In late 2011, I published a detailed article entitled Why developers land bank, which sought to explain the reasons and motivations behind land banking.
A central theme of my article was that land banking is often a rational response to regulatory (or other) restrictions on land supply:
…land banking – an especially baneful form of rent seeking at the current time – is more prevalent in situations where land supply is constrained and planning approval processes are slow and uncertain. Land banking is also only profitable where the value of land is rising faster than the cost of capital. And in the absence of physical barriers to land supply, land price increases above the level of inflation are driven primarily by policies and regulations that artificially restrict the supply of land.
It stands to reason, then, that the removal of regulatory constraints on the supply of land, along with more permissive planning policies and infrastructure provision, would increase competition amongst both developers and land owners, thereby driving down the cost of land/housing. The existence of high levels of competition would, in turn, make land banking particularly risky, as another nearby owner would always have the opportunity to move to the market ahead of the land banking firm.
…if there is no growth boundary or greenbelt, and there is ample land zoned for development, there should be no shortage of property owners further afield who will sell at prices similar to agricultural land prices.
The Auckland housing market has long been held-up as a prime example of a market where land-use restrictions, particularly Auckland’s strict urban growth boundary (called the “Metropolitan Urban Limit” or MUL), has lead to strong land price appreciation and the prevalence of land banking activities by developers and speculators alike.
Last year, the New Zealand Productivity Commission released findings from its housing affordability inquiry, which were scathing of land-use planning in New Zealand, citing a body of evidence showing that strict policies of urban containment and slow development approval times had adversely affected the rate of new home construction and housing affordability.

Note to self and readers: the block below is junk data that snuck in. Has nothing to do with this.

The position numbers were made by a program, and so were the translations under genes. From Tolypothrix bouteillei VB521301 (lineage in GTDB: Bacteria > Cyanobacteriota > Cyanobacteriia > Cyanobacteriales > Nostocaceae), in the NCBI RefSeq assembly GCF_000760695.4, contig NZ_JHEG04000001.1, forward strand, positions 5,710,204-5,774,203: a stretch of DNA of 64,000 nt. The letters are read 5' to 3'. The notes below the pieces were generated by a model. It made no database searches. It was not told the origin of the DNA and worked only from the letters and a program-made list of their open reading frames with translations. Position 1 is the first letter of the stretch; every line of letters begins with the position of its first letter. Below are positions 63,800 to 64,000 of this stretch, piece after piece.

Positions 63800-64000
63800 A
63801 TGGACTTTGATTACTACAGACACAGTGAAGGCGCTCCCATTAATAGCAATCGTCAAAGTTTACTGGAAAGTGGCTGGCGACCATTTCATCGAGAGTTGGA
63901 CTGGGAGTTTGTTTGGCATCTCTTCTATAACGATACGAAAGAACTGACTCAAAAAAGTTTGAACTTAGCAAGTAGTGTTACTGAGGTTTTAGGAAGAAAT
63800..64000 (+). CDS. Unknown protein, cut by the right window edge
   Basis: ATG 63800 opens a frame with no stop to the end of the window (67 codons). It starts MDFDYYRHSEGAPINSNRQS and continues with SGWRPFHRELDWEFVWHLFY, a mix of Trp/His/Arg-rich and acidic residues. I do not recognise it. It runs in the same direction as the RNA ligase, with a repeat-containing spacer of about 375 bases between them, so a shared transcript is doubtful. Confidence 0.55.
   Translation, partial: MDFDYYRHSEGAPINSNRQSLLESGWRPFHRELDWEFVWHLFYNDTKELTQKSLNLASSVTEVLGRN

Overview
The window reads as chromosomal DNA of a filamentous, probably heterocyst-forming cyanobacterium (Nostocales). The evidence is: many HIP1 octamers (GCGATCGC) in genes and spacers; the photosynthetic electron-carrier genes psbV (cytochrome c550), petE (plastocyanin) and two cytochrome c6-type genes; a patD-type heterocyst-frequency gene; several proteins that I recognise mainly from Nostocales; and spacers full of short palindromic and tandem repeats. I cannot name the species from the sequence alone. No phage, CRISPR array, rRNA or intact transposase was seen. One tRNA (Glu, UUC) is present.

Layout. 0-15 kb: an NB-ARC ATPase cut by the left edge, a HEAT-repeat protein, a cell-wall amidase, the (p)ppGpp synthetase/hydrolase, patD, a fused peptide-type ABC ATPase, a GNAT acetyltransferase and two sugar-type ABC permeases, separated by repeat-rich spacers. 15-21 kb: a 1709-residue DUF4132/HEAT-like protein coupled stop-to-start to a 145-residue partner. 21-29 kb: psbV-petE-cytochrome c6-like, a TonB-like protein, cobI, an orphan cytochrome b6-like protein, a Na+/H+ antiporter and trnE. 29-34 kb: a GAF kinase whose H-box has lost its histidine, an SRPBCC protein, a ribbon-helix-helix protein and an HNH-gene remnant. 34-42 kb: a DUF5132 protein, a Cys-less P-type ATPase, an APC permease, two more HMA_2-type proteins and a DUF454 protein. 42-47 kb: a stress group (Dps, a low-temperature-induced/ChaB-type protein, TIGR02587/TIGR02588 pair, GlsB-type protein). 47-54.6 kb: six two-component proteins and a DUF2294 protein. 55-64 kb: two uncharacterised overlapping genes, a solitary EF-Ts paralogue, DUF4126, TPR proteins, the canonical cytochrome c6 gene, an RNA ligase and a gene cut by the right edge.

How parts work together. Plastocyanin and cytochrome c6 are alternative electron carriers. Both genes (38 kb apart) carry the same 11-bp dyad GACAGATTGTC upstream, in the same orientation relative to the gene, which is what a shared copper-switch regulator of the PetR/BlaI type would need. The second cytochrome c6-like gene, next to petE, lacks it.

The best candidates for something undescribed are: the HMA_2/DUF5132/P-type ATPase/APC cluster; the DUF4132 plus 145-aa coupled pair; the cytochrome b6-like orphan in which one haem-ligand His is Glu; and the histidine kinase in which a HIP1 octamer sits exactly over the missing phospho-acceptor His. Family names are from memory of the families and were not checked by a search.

In particular, the Productivity Commission’s Report noted that the land value of housing had risen significantly, particularly in Auckland, with land-use constraints a key driver of this escalation (see next chart).
Moreover, the Productivity Commission’s report showed that the cost of new housing blocks had escalated in real terms, particularly in Auckland:
In a similar vein, research released in 2010 by Motu Economic and Public Policy Research found that “land just inside the MUL boundary is valued (per hectare) at approximately 10 times land that is just outside the boundary”.
Over the weekend, the New Zealand Herald published an article providing one of the clearest examples of land banking that I have seen, and the pernicious effects that it is having on Auckland developers and housing affordability:
A land banking business with a big piece of residentially zoned real estate on Auckland’s outskirts has made more than $6 million a year for almost two decades – doing nothing.
QV records shows Yi Huang Trading Company owns 39 Flat Bush School Rd, which it bought in 1995 for $890,000.
Now, this 29ha block is listed on the market for $112.6 million, promoted as “the land of opportunity, vacant but close to Barry Curtis Park”…
The sale has left developers fuming. They say land bankers are ruining the city and that the sale will be tax-free because the company has held the land for so long…
Developers say Auckland Council officials have blamed them for building high-priced houses but they say land speculators took a bigger toll because they were inactive and reaped rich rewards for locking land away from being put to productive purposes. If it achieves the full asking price, then each year the company has held the land it made $6.2 million, they said, for doing nothing.
Let’s not kid ourselves here, the opportunity for Yi Huang Trading Company to make extraordinary profits via land banking only exists because Auckland’s planners have outlawed development outside of the MUL. Accordingly, they have effectively granted all land holders within the MUL quasi-monopoly rights, enabling them to jack-up prices and hold developers to ransom, since they have no other options for purchasing vacant land for development. The developers, in this instance, are the meat in the sandwich, forced to pay over the odds for land or go out of business. And since land costs have been inflated so much, developers are unable to provide affordable homes to the market.
If there were minimal regulatory restrictions on land supply in Auckland, Yi Huang Trading Company would be unable to extract extraordinary profits. Developers would have the option to purchase land outside of the current MUL and increased competition between land holders would drive prices down towards their agricultural values.
It’s not like Auckland and its surrounding areas doesn’t have ample land that could be made available for development. Nearly all of all Auckland’s regional rural land is held as unproductive lifestyle blocks which are in effect super low density urban residential lots appropriate for subdivision. In fact, the number of lifestyle blocks has exploded across New Zealand, increasing by around 75,000 to 175,000 over the past 13 years, and now consuming roughly 873,000 hectares (8,730 sq km) of land, compared with only around 180,000 hectares (1,800 sq km) of land used for urban uses.
In short, it is the Auckland Council that is primarily to blame for land banking and the city’s sky-high land/house prices. If they allowed open competition between land holders and developers, land prices would be much lower and homes would be far more affordable. This isn’t rocket science.